I was on my way to Dolores Park ready to explore then suddenly my phone went dead. I still I had a little ways to go until my stop, so I decided to talk to a guy who introduced himself to me on the Muni . As he was telling me stories of how he traveled all over the world, I learned a few things from his experiences.
1. Just Do It.
The decision was made from a coin flip: Japan or Italy. Over a coin flip, he decided to travel to the 2nd largest city in Japan. “I had just gotten back from teaching English in Japan. When I arrived home to the states, I realized that I wanted to try something different. I started looking at the map & I called one of my friends and asked him how did he like San Francisco. So I was impressed, bought a one way ticket, and 2 weeks later I’m here. Right now I’m sleeping on a friends couch but I will have an apartment in a week or two. I’ve visited so many places that there isn’t any state in the US or country in the world that I don’t have at least one friend or connection there.” Now granted these are extreme circumstances, but it shows that commitment & courage can take you a long way. If you want to start your own business, learn a new skill, travel to a new place, etc., commit & just do it. Andrew Murphy said it best, “You are confined only by the walls you build yourself.”
2. Develop “reverse culture shock”
Many people stray away from new things or places due to a fear of culture shock. The reason why Matt said his perception on life and the world is different because he wasn’t afraid of change. Every time he goes to a new place he immerses himself in that culture which allows him to pick up languages easily. He calls this characteristic “reverse culture shock.” Sometimes a feeling of stagnation may arise and you can’t be afraid to try something different or move somewhere new just because you are comfortable where you currently are.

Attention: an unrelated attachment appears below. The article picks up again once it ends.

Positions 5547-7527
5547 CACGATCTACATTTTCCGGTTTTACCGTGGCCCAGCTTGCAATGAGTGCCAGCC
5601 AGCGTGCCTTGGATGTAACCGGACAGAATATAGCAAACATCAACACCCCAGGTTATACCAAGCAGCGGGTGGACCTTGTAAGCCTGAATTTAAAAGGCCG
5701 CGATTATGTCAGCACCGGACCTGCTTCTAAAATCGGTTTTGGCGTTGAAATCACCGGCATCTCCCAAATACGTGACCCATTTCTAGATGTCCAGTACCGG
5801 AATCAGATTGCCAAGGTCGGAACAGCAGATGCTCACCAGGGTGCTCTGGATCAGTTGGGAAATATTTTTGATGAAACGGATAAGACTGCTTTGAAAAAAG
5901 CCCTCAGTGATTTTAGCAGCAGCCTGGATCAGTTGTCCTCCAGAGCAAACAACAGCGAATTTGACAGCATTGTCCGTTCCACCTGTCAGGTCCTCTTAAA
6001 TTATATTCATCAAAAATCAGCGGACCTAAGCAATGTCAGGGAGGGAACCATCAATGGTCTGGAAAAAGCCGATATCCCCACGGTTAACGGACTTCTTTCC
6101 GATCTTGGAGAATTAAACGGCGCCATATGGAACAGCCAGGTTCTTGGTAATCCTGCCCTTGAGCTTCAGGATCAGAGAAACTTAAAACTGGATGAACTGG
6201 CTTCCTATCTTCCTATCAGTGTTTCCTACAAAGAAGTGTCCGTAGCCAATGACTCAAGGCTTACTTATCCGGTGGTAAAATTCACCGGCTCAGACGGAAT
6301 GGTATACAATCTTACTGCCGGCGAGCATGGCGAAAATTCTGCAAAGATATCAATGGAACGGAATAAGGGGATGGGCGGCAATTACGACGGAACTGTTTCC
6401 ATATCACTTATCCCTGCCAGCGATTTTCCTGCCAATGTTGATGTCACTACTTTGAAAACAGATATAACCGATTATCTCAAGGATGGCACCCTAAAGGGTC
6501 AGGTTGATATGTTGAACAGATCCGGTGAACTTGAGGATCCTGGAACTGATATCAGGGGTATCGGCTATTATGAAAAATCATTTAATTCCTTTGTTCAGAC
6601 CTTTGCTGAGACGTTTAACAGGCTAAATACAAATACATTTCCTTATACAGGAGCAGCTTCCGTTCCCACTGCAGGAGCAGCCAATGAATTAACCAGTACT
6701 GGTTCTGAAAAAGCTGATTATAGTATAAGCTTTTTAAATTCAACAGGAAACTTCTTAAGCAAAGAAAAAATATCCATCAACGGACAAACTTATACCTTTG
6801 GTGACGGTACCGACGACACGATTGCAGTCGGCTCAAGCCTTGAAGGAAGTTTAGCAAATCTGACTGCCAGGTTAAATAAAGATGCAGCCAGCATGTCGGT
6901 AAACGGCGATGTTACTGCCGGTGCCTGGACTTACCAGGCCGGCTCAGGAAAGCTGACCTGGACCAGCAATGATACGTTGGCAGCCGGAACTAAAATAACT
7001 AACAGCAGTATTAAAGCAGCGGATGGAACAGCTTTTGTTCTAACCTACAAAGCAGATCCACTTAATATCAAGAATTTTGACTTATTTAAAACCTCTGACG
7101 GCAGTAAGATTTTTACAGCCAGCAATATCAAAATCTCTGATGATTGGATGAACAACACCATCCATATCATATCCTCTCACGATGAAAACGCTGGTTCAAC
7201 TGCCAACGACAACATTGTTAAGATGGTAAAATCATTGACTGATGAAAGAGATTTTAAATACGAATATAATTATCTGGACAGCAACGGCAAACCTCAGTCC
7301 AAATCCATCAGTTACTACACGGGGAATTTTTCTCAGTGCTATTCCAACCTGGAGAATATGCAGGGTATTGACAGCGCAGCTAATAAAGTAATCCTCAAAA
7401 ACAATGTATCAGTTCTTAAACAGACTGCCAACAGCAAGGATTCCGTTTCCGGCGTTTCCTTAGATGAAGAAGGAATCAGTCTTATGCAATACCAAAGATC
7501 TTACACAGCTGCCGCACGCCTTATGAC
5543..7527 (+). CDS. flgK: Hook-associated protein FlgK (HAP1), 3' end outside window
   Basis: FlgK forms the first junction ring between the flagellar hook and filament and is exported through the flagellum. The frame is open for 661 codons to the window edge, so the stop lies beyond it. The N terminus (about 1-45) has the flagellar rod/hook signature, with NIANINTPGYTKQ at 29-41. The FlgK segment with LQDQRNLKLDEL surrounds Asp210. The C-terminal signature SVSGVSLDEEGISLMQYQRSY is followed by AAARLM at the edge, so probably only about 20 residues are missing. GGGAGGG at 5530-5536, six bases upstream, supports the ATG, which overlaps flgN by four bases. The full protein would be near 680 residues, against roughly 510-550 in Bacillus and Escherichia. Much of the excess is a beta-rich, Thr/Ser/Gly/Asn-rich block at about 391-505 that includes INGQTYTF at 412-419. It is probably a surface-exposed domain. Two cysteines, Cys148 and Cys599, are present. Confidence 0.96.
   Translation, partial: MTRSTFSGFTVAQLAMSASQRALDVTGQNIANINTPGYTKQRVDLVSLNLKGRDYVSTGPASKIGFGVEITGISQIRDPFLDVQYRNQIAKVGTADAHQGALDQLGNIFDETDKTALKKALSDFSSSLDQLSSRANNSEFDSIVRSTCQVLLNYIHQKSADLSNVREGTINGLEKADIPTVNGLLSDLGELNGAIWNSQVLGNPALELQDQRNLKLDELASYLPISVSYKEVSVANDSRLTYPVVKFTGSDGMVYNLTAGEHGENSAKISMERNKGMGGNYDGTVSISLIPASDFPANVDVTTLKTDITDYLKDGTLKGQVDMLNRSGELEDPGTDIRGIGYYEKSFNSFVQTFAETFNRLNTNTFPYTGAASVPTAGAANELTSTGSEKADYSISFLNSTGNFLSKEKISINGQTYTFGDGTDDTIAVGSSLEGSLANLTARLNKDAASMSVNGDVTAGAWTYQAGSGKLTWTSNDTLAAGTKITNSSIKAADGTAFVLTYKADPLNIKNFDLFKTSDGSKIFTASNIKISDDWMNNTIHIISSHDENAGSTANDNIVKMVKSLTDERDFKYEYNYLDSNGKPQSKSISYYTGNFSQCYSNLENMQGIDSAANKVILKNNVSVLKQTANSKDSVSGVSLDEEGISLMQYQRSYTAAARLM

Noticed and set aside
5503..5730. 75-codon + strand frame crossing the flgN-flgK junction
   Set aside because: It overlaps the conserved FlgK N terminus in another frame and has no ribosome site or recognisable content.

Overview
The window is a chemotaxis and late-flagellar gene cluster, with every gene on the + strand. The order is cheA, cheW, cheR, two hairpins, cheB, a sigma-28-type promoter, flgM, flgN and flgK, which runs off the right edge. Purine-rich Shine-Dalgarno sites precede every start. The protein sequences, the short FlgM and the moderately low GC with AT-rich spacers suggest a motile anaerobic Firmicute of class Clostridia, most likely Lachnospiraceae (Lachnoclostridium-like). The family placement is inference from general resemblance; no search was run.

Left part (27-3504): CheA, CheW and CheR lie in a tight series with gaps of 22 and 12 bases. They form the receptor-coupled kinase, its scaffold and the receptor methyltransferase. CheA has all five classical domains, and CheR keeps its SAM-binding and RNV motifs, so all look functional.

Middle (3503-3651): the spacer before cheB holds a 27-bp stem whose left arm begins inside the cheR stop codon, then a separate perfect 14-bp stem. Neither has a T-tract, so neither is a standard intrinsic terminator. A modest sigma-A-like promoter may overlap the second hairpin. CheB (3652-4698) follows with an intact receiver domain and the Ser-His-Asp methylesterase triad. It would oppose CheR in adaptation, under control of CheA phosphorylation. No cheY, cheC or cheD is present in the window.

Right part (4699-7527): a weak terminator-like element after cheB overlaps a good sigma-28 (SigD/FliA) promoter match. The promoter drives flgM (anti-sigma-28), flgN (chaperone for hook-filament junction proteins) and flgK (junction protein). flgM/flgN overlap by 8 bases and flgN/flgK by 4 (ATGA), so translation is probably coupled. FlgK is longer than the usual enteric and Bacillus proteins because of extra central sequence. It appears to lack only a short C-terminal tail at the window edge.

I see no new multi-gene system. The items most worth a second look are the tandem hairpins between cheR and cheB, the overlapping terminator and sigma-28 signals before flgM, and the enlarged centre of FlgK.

3. Find that little person in your head.
Trust your gut. You can learn something from anyone. “I have an instinct, I call it the little person in my head that tells me to talk to a person. On the plane, I sparked a conversation with the woman next to me not realizing that she was the Assistant Marketing Director for a Fortune 500 company. After the conversation, she liked me so much that she invited me sailing. The boat I was on was owned by the president of the San Francisco Chapter of the American Marketing Association. The woman was impressed by me throughout the entire weekend and told me to come in for an interview, and now I start Monday.” I was in shock because the way that technology is affecting the world, people rarely look up from their phone or tablet long enough to even say hello. Through one conversation, Matt was able to network with people who would ultimately give him a marketing position as he starts his new life in the city.
We get off the bus, arrive at Dolores Park, and go our separate ways. I might never see Matt again, but I do know one thing. Not only did I gain a Facebook friend, but also another perspective on life that I will remember for years to come.